Celebrating the RECON Sensor Network’s 10th Anniversary of Service
Ten years ago today, on June 12, 2007, in response to deteriorating water quality, the Marine Lab launched RECON (the River, Estuary and Coastal Observing Network). For the first time, RECON provided a real-time data network to oversee the water management of Lake Okeechobee (4,400 square miles) and the extensive watershed (1,400 square miles) affecting the water surrounding Sanibel and Captiva.
RECON allows us to understand the dynamic and changing conditions in the Caloosahatchee and our estuary. Too much water from Lake O brings dark water and excess nutrients which cause algal blooms; too little water causes higher-than-normal river salinity levels.
- Right now, RECON is showing us -- in real time -- what is happening in the Caloosahatchee: RECON's real-time chlorophyll monitoring allows us to "see" phytoplankton blooms before they are visible in the water, alerting us to collect water samples for identification of potentially harmful species.
- The recent rain contributed to hypoxia (low oxygen) near the Fort Myers RECON sensor. The freshwater sits on top of the higher-salinity river water and lack of mixing of the layers results in hypoxia in the lower layer. Oxygen levels lower than 3 mg./liter stress more than half the species living near the river bottom, including clams, fish larvae and zooplankton. On June 5th, oxygen levels dropped below 3; on June 6th wave churning brought them back up again.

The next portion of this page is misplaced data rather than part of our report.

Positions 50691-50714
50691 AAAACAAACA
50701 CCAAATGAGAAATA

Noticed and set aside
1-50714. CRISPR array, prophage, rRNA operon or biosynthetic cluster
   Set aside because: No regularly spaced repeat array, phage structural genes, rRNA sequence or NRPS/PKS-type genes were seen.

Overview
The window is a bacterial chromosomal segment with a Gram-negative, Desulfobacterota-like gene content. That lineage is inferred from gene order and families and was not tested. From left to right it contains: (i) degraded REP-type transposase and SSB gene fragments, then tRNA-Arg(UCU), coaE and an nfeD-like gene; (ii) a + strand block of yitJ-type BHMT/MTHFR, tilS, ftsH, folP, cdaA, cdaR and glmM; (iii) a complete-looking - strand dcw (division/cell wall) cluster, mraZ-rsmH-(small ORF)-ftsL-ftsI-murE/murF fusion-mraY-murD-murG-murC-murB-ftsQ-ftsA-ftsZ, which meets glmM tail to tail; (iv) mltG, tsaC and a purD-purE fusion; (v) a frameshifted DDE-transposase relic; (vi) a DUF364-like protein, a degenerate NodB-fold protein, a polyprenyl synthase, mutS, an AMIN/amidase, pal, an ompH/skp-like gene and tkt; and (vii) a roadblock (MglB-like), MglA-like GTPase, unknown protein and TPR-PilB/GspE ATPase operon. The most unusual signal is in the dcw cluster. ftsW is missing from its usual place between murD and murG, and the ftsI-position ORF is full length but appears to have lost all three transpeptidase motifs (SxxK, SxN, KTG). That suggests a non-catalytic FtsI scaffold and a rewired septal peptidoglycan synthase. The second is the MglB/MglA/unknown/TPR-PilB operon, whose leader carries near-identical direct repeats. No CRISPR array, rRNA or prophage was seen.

- Back in 2008, RECON allowed us to track the impact of heavy rains from Tropical Storm Fay, which raised levels in Lake O by 40 inches in 17 days. RECON tracked both the salinity drop and the movement of chlorophyll (indicating algae) downriver.
- RECON data is widely used by the scientific community, water managers, policymakers and elected officials. It is a key component of the weekly Caloosahatchee Condition Report.
- The data provided by RECON's 24/7 monitoring is available to everyone, with over 760,000 webpage views. Over the course of the last 10 years, Marine Lab scientists have captured 14 million data points from the RECON sensors. That is an unprecedented achievement for water quality in Southwest Florida.
Since their launch in 2007, RECON sensors have been sentinels in eight locations along 34 linear miles down the Caloosahatchee, through the Pine Island Sound estuary, and all the way to the Gulf of Mexico. Thanks to the Marine Lab’s rigorous and attentive maintenance program, the RECON sensors have enjoyed greater than anticipated longevity.
To help us continue the maintenance of the RECON sensor network and the delivery of this essential water quality information, please consider making a tax-deductible contribution to celebrate the 10th anniversary of RECON’s launching.